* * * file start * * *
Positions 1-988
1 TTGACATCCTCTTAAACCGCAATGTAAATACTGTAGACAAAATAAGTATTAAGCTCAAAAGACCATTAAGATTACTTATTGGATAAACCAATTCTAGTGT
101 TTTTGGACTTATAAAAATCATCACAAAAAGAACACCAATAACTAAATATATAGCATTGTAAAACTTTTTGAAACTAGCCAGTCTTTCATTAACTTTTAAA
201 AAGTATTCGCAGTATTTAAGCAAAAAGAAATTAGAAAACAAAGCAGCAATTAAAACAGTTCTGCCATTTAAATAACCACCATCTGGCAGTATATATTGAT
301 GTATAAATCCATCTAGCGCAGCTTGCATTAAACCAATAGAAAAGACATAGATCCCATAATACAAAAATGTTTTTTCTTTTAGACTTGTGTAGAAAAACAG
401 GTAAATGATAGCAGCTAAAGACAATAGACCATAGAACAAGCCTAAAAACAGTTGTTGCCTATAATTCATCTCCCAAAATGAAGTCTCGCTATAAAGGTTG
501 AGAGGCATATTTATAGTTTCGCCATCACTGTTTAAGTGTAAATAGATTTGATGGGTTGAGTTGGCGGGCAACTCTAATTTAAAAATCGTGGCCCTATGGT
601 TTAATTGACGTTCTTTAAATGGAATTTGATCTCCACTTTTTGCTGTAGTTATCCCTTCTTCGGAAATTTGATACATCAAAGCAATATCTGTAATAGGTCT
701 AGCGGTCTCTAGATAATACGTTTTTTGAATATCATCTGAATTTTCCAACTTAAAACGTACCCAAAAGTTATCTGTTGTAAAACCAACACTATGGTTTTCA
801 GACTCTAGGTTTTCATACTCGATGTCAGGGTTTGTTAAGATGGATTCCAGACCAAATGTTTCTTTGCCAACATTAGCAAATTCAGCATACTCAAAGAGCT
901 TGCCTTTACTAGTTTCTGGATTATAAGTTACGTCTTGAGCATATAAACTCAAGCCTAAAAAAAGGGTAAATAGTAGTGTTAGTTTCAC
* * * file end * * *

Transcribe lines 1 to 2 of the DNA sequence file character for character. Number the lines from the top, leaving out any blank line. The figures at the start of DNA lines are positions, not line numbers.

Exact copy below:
Positions 1-988
1 TTGACATCCTCTTAAACCGCAATGTAAATACTGTAGACAAAATAAGTATTAAGCTCAAAAGACCATTAAGATTACTTATTGGATAAACCAATTCTAGTGT